US FDA awards $3.5m in grants for pediatric medical device development
The US Food and Drug Administration has awarded seven grants totaling more than $3.5 million to various pediatric device companies to boost the development and availability of medical devices for children.
Children present unique challenges to device developers, as they differ in terms of size, growth and body chemistry. Funding for nonprofit consortia was established in 2007 when Congress passed medical device legislation to help stimulate projects to promote the development and availability of pediatric devices. This legislation was re-authorized as part of the FDA Safety and Innovation Act of 2012.
“These consortia are part of FDA’s commitment to medical product innovation in areas of unmet medical need and will support pediatric medical device progression through all stages of development — concept formation, prototyping, preclinical, clinical, manufacturing, marketing, and commercialization. At each stage, the consortia will assess and provide meaningful feedback about the scientific and medical merit of proposed pediatric device projects.”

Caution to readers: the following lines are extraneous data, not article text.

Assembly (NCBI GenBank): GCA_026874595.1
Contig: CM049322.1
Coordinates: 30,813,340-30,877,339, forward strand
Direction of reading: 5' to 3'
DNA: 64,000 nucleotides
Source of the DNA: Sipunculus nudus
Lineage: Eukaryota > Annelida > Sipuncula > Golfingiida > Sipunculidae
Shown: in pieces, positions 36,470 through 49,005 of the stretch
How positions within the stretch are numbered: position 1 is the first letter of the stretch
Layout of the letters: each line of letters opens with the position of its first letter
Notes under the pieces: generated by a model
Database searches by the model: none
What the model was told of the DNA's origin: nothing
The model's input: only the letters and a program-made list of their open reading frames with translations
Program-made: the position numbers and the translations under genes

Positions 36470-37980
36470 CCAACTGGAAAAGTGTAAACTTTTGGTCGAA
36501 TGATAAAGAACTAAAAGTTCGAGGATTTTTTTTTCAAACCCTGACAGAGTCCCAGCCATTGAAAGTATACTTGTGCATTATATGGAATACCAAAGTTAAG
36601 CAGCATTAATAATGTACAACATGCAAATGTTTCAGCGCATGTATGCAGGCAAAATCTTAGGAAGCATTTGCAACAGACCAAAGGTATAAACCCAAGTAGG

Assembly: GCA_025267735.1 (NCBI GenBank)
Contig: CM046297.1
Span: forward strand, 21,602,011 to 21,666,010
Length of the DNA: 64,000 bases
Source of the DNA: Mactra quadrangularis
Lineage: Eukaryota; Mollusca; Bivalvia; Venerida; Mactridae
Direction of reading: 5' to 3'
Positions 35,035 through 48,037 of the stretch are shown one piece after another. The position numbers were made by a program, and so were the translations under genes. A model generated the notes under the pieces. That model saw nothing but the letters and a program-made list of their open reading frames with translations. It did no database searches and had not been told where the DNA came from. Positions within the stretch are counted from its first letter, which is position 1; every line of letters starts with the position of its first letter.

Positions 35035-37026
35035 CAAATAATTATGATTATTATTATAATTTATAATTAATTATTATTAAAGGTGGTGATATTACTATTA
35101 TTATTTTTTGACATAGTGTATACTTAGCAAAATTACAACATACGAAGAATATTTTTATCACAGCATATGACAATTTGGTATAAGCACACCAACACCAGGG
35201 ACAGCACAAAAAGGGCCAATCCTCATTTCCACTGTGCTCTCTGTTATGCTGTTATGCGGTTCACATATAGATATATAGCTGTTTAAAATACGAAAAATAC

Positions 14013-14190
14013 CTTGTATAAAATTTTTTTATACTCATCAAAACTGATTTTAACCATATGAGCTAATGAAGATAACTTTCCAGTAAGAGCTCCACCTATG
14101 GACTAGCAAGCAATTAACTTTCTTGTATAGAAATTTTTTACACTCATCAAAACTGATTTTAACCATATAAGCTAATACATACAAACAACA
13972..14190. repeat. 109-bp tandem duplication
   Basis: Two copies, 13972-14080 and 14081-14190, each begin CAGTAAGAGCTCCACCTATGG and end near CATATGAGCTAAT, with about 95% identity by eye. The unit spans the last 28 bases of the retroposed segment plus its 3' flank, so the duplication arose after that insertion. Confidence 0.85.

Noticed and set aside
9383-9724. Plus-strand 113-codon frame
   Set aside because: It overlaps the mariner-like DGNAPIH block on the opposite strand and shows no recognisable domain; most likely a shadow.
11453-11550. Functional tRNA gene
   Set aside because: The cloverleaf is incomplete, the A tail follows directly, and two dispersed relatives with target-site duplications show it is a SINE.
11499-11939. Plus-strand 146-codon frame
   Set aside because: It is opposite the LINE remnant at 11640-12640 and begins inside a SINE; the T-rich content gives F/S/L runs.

Gayatri R. Rao, M.D., J.D., director of the FDA’s Office of Orphan Product Development.
The grant recipients are:
• James Geiger, M.D., University of Michigan Pediatric Device Consortium
• David Ku, M.D., Ph.D., Atlantic Pediatric Device Consortium
• Peter Kim, M.D., National Capital Consortium for Pediatric Device Innovation
• Rick Greenwald, Ph.D., New England Pediatric Device Consortium
• Yaniv Bar-Cohen, M.D., Southern California Center for Technology and Innovation in Pediatrics
• Matthew Maltese, M.S., Ph.D., Philadelphia Regional Pediatric Medical Device Consortium
• Pedro del Nido, M.D., Boston Pediatric Device Consortium
The grants have been awarded by the FDA’s Office of Orphan Product Development, but are intended to encompass devices used in all pediatric diseases, not just rare diseases.
Each of the grant recipients will coordinate among the FDA, device companies, and the National Institutes of Health’s Eunice Kennedy Shriver National Institute of Child Health and Human Development to facilitate research and any necessary applications for device approval or clearance.
Along the way, the consortia will work collaboratively with the FDA to help innovators effectively navigate existing laws, regulations, and agency guidance to protect the health and safety of children.
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